¶6 The conclusion from this testimony is inescapable that Dr. White estimated combined disability based upon his combination of injuries to the chest, shoulder and ankle received in the compensable accident and the disability which, in his opinion, resulted from the old back injury.
¶7 We have consistently held that disabilities from injuries to unclassified and unscheduled parts of the body such as the shoulders, chest and back cannot be combined with disabilities resulting from injuries to classified and scheduled members of the body such as the legs and feet, in less than permanent total cases. See Special Indemnity Fund v. Lee et al., 200 Okl. 327, 193 P.2d 305; Special Indemnity Fund v. Wade et al., 199 Okl. 547, 189 P.2d 609; Special Indemnity Fund v. McMillin, 198 Okl. 412, 179 P.2d 475; and Special Indemnity Fund v. Bonner et al., 198 Okl. 491, 180 P.2d 191.
¶8 The order of the Commission herein could have been based upon no other medical testimony than that of Dr. White. Any order of the Commission as to the amount of disability, combined or otherwise, would have to be supported by medical testimony. No one contends otherwise. An order could be made, if medical testimony on the point justified it, as to combined disability resulting from the old and new injuries to the body--back, shoulder and chest. In such event, the medical testimony on the point would have to show existing disability from the old injury in combination with existing disability from the new injury to the body, exclusive of and without regard to existing disability to the classified and scheduled major members of the body involved--the leg and foot.
¶9 For the foregoing reasons the order made by the Commission holding the Special Indemnity Fund liable for the material increase of disability resulting from combination of classified and unclassified members must be vacated. This being true, it is unnecessary to pass upon the other alleged errors raised by the Special Indemnity Fund.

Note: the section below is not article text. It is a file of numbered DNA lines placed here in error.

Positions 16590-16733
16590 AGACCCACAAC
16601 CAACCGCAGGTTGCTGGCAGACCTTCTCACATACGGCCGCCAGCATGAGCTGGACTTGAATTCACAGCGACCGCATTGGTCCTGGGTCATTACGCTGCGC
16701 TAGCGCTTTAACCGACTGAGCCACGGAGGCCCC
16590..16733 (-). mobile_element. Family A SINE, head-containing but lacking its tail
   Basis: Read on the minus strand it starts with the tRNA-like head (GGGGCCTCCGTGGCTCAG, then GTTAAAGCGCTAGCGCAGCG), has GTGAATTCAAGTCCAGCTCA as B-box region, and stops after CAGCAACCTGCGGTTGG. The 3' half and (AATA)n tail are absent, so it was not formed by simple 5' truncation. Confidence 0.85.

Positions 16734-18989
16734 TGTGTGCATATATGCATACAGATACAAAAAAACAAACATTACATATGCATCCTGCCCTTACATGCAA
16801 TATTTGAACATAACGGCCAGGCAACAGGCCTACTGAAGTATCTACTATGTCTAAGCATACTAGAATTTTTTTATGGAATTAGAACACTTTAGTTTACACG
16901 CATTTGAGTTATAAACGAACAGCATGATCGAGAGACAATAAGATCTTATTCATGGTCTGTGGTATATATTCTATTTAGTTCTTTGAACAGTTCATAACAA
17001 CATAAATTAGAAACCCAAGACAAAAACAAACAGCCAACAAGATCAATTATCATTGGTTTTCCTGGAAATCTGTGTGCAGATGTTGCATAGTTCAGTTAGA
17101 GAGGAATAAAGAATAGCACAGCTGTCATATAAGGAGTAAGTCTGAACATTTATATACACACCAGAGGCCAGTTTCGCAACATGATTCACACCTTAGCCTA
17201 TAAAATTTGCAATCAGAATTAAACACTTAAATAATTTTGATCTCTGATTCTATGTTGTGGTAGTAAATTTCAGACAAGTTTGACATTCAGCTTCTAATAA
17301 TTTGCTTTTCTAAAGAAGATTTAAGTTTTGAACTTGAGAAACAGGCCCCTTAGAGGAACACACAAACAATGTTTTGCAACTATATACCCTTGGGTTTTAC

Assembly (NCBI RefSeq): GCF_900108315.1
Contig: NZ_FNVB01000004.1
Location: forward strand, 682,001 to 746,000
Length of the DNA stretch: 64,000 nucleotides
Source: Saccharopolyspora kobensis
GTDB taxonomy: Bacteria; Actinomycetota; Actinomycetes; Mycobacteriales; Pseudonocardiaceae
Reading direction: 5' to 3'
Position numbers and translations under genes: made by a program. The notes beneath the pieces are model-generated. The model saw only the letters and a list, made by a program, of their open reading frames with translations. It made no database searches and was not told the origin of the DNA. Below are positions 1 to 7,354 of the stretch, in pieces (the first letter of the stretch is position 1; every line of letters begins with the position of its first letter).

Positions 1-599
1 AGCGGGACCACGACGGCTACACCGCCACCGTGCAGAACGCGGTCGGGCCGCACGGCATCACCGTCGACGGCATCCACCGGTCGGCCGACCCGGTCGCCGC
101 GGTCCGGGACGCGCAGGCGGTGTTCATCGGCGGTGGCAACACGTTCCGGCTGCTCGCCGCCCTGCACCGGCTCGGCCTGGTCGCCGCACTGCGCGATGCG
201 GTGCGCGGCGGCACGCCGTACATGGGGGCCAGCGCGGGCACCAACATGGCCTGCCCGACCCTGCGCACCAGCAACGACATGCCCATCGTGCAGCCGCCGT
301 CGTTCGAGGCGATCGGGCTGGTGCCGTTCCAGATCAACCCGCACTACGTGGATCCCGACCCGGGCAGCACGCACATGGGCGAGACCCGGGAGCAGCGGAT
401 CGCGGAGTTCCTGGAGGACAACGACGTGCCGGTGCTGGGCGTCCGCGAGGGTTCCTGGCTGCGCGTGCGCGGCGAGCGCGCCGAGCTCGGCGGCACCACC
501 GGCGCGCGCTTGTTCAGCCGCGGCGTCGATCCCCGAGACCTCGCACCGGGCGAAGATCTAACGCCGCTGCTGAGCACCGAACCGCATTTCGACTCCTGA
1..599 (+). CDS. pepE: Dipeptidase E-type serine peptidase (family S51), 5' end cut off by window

¶10 Award vacated.
¶11 CORN, GIBSON, LUTTRELL, HALLEY and JOHNSON, JJ., concur.
¶12 DAVISON, C. J., and WELCH and O'NEAL, JJ., dissent.
O'NEAL, J. (dissenting).
¶1 I am unable to concur in majority opinion herein insofar as it holds that under the provision of Sec. 2, Title 85, S.L.1943, 85 O.S.Supp. § 172, a permanent partial disability to the foot may not be combined with a previous disability to the back so as to fix liability on the Special Indemnity Fund in less than permanent total disability cases.
¶2 There can be no doubt that claimant was a 'physically impaired person' as defined in Title 85, Sec. 1, S.L.1943, 85 O.S.Supp. § 171. Claimant suffered an accidental injury to his back December 31, 1940 for which he was awarded compensation. The second injury occurred January 20, 1945. That injury was to claimant's right foot, 10% permanent partial disability to the foot, and also injury to the chest and shoulders, 10% permanent partial disability to the body as a whole. The State Industrial Commission found that as a result of combining the injuries of January 20, 1945 and the injuries of 1940, claimant has a 35% permanent partial disability to the body as a whole which is materially greater than the disability due to the last injury alone, and entered an award against the Special Indemnity Fund accordingly. There is ample evidence to sustain the finding of the State Industrial Commission.
¶3 The majority opinion states that we have consistently held that disabilities from injuries to unclassified and unscheduled parts of the body, such as the shoulder, chest and back ('Other Cases' injuries) cannot be combined with disabilities resulting from injury to classified and scheduled members of the body, such as the legs and feet, unless in permanent total disability cases. In support of this statement the majority opinion cites Special Indemnity Fund v. Lee, et al., 200 Okl. 327, 193 P.2d 305; Special Indemnity Fund v. McMillin, 198 Okl. 412, 179 P.2d 475; Special Indemnity Fund v. Wade, et al., 199 Okl. 547, 189 P.2d 609, and Special Indemnity Fund v. Bonner et al., 198 Okl. 491, 180 P.2d 191.
¶4 I submit that neither the McMillin case, nor the Bonner case, have any application. The question here involved was not involved in either the McMillin case, or the Bonner case. We did so hold in the Lee case, supra, and the Wade case, supra, and also in Henry Schafer, Inc., v. Mitchell, 200 Okl. 510, 198 P.2d 397, and in Special Indemnity Fund v. McWhorter, 200 Okl. 469, 196 P.2d 689. The Lee case, supra, the Schafer case, supra and the McWhorter case, supra, are all based on Special Indemnity Fund v. Wade, supra.